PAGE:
YugabyteDB has extensive controls in place to slow down writes when flushes or compactions cannot keep up with the incoming write rate. Without this, if users keep writing more than the hardware can handle, the database will:
- Increase space amplification, which could lead to running out of disk space
- Increase read amplification, significantly degrading read performance
The idea is to slow down incoming writes to the speed that the database can handle. In these scenarios, the YugabyteDB slows down the incoming writes gracefully by rejecting some or all of the write requests.
Identifying reasons for write stalls
Write stalls can occur for the following reasons:
- Low CPU environments
- Disks with low performance
The following symptoms occur at the database layer:
Flushes cannot keep up
More writes than the system can handle could result in too many memtables getting created, which are queued up to get flushed. This puts the system in a suboptimal state, because a failure would need a large rebuild of data from WAL files, as well as requiring too many compactions for the system to catch up to a healthy state.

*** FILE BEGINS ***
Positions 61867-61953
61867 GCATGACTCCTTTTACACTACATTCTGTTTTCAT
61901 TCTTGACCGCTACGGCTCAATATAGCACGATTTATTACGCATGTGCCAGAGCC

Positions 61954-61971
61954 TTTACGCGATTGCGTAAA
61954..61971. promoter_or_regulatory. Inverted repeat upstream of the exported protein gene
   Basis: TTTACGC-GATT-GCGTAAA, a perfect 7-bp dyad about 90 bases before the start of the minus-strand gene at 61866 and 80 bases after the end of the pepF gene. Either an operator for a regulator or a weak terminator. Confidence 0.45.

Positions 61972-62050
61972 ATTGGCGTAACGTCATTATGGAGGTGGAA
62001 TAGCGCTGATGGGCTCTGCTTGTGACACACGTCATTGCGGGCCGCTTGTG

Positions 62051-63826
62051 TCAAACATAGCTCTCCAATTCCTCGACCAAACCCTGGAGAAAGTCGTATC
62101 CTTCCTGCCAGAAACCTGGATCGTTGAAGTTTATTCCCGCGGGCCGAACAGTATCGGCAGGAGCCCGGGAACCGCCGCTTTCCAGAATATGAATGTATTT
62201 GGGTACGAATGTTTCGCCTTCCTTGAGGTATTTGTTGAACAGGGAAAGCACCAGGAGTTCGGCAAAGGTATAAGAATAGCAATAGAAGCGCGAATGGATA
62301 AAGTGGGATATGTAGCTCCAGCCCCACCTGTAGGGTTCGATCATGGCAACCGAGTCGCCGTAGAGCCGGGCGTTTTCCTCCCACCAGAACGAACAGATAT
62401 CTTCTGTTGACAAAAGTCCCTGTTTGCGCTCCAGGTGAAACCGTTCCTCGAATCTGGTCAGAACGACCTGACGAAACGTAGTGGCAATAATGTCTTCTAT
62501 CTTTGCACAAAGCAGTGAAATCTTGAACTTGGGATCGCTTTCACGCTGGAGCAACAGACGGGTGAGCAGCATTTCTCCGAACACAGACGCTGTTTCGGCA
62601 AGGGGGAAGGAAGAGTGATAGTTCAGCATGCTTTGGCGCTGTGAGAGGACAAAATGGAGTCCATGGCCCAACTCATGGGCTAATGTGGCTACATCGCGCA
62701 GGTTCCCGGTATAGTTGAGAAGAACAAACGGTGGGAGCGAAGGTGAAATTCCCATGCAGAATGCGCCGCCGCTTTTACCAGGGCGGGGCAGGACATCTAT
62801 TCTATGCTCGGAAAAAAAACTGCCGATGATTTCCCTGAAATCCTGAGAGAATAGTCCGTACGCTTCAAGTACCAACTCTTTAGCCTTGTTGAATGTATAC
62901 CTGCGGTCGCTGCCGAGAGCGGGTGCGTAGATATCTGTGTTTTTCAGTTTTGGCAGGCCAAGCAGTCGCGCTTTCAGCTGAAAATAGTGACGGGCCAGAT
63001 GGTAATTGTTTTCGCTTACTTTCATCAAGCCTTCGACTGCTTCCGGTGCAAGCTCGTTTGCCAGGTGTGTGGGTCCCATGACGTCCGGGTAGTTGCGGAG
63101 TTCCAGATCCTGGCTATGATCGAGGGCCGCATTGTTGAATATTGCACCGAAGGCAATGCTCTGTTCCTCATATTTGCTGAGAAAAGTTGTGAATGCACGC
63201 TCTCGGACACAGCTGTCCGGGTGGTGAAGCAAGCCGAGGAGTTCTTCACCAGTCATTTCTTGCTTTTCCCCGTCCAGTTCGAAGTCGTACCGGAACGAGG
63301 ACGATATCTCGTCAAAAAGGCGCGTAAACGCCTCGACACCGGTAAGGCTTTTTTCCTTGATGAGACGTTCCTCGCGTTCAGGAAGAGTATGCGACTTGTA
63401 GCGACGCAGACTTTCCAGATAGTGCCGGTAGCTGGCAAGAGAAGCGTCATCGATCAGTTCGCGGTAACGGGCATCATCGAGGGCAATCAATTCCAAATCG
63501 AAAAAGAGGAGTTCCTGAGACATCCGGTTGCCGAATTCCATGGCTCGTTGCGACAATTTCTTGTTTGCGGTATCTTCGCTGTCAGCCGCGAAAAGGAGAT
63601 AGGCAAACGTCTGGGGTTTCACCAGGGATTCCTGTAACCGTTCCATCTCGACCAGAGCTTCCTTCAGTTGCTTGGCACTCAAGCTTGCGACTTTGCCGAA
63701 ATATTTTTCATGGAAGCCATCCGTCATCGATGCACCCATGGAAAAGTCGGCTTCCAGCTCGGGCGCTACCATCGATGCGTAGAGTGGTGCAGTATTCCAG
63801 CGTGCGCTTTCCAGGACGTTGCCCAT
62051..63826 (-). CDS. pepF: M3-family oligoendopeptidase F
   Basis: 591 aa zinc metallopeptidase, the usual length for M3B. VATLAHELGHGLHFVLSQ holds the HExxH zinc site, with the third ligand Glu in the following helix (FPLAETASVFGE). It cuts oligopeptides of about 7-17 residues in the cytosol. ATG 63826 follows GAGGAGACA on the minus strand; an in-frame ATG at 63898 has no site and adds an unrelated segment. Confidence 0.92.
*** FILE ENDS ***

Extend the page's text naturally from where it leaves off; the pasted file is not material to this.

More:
Compaction cannot keep up
The database getting overloaded with writes can also result in compactions not being able to keep up. This causes the SST files to pile up, degrading read performance significantly.
WAL writes are too slow
If WAL writes are slow, then writes experience higher latency which creates a natural form of admission control. The frequency of data getting synced to disk is controlled by the
durable_wal_write flag. Note that fsync is disabled by default since YugabyteDB is expected to run in a Replication Factor 3 mode where each shard/tablet is replicated onto 3 independent fault domains such as hosts, availability zones, regions or clouds. If enabled, every single write into DocDB, YugabyteDB’s underlying document store, will be synchronized to disk before its execution is deemed successful. So, although there will be an increase in safety, there will be a hit to performance.
Limited disk IOPS or bandwidth